But as several supervisors noted, the proposed amendment could have unintended consequences and serve the opposite intent of making the county business-friendly.

“This is a difficult situation,” said Chairman Scott York (R-At Large), who pointed out the item initially came forward to help the data center industry with permitting processes. “… I appreciate over time the concerns of impact of one use to another. And hopefully we will be able to come to a situation that is a win-win for everyone involved.”

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Planned Growth is just another term for land rights abuse and More regulation that will choke off growth.  Gott luv Big Guvment.

I’m all for planned growth, its something Loundoun has been very bad at for a long time.  I just want to know that there is a plan and this isn’t just a response to a complaint.  I also want to know that the county understands how datacenters work have have left room for Equinix to grow.  Also if this is a plan what area is the county trying to encourage datacenters to grow at?  Have all the players been encouraged to grow in that area? (power, fiber, etc).

I’m also curious if the county charges property tax on the hardware installed in datacenters.  If so the amount of revenue these places produce can be very large.  Though given the growth I suspect the tax is little. 

I’ll take a revenue generator over more residential any day.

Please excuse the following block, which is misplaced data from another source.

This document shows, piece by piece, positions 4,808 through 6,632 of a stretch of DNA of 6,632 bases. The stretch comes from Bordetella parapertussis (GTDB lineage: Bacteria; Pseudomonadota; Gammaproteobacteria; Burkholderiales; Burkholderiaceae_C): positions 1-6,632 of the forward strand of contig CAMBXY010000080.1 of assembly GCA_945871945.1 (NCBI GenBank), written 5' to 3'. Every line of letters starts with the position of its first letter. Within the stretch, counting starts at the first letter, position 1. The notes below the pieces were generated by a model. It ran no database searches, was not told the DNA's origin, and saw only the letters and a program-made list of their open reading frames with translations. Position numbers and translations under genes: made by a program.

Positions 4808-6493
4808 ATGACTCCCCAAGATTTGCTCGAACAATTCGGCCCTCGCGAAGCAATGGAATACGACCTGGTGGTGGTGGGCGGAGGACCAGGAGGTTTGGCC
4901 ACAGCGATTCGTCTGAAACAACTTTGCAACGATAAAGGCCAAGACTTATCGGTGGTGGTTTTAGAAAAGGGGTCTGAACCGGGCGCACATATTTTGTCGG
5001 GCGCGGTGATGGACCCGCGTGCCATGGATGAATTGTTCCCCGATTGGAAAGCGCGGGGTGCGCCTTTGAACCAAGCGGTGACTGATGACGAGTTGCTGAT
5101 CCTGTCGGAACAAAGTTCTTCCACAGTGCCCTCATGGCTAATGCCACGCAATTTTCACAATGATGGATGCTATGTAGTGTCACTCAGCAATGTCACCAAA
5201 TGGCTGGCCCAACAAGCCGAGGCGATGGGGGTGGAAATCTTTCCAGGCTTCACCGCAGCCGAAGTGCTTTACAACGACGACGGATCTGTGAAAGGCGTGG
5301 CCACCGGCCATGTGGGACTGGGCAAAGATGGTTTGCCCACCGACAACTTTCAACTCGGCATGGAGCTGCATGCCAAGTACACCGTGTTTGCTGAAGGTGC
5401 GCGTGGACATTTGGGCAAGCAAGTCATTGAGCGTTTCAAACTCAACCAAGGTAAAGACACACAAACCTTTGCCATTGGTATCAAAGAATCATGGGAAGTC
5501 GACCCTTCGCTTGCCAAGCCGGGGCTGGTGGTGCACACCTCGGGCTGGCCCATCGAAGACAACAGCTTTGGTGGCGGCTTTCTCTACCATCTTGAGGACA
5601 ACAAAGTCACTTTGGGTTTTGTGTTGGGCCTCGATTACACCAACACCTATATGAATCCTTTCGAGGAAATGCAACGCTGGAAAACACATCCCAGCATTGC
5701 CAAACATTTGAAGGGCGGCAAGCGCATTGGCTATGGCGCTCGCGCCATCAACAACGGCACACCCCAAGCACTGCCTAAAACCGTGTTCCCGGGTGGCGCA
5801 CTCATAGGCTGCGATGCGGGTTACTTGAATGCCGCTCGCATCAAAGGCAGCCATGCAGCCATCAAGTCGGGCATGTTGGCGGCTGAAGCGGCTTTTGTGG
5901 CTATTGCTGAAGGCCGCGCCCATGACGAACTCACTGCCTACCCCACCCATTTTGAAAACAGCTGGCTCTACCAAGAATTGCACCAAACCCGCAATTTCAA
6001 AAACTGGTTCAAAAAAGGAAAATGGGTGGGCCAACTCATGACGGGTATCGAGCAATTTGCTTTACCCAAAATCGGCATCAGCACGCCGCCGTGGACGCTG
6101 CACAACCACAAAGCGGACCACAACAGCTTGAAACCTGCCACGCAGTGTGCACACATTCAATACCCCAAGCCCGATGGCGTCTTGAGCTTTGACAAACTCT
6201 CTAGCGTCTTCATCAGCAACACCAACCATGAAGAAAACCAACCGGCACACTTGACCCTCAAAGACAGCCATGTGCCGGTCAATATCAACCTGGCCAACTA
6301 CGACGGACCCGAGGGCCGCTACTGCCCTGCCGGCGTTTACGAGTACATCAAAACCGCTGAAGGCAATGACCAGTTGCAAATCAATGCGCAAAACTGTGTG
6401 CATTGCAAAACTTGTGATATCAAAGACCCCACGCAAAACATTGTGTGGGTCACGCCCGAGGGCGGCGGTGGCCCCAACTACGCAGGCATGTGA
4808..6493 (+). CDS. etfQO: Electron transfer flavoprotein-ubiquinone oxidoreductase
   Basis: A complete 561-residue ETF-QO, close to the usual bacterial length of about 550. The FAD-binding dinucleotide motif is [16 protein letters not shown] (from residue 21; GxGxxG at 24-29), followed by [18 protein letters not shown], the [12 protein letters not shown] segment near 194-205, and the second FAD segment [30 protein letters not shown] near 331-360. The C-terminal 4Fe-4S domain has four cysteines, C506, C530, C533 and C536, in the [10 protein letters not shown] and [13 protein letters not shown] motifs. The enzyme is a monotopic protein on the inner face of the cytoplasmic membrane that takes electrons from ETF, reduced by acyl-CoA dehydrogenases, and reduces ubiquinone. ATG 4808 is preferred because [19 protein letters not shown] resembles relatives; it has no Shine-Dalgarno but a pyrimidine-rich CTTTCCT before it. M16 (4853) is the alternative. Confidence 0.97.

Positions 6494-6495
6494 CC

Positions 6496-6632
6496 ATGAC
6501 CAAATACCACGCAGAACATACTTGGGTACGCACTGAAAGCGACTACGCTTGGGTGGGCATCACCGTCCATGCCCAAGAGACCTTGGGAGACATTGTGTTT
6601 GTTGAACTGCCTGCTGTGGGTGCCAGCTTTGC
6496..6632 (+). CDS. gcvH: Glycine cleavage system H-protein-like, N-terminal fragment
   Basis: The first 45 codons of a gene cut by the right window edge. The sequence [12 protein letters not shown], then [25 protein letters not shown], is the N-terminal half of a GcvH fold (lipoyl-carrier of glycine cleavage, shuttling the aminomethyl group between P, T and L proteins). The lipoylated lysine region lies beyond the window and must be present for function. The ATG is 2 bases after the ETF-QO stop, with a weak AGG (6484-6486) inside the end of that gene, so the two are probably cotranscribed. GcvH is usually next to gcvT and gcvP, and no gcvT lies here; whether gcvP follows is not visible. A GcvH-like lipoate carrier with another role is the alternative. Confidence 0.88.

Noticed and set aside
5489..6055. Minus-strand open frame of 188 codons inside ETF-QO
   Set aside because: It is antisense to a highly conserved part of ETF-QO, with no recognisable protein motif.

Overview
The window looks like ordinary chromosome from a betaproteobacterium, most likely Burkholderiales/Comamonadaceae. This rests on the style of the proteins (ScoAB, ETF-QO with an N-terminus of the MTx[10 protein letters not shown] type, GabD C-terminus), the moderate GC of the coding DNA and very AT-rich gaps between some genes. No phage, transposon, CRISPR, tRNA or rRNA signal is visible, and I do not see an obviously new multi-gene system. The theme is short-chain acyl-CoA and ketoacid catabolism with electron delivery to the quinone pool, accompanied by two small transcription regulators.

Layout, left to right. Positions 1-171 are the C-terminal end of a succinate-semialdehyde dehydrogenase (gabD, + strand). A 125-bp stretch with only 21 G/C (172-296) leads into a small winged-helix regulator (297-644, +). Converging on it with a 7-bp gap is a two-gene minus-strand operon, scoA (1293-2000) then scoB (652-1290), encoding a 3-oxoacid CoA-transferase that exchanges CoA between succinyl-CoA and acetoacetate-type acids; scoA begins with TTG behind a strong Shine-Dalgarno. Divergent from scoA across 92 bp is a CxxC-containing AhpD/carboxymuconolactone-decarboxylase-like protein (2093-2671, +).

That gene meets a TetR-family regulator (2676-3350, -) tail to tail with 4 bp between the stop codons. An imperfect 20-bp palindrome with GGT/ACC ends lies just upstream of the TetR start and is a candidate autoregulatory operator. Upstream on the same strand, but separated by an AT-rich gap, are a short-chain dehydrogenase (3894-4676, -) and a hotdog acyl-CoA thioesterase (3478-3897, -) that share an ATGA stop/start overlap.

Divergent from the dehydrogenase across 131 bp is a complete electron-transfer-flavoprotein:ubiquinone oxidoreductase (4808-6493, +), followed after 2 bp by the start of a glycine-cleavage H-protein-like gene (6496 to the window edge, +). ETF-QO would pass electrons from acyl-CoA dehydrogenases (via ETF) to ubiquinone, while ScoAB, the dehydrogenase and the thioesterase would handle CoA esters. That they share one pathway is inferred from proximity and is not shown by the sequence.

Yes, this article calls out RagingWire and I call out Equinix.  The reason for this is its very common for a company to place their massive server farms at one location, then come together with all other companies at another to trade traffic. That one place where everyone goes to in this area is Equinix, it serves as the seed that allows all the others to grow.

Data Centers are a cash cow for the County because they don’t add to commuter traffic, so less money spent on roads. They don’t employ a ton of people, so less homes, schools, and Government services. And they are a rich source of tax revenue.

Don’t screw over the Data Centers looking to move into Loudoun County to appease a handful of residents at the Regency and elsewhere. If they don’t like it, they can move to Round Hill.

We are being engulfed. 36 acres it is that they want to rezone from Lexington 7 in order to add 240 single dwelling home along with the property on the other side where they want to rezone for 95 more units.

The board should be looking into why land zoned for office use is not being sought after by developers for office use. Data centers are nice because they bring revenue to the county and don’t add much in the way of infrastructural load. But they also don’t add much in the way local professional job opportunities. The land zoned for office is zoned that way because offices are what would be best for the county’s residents to have there.

Why aren’t office developers interested?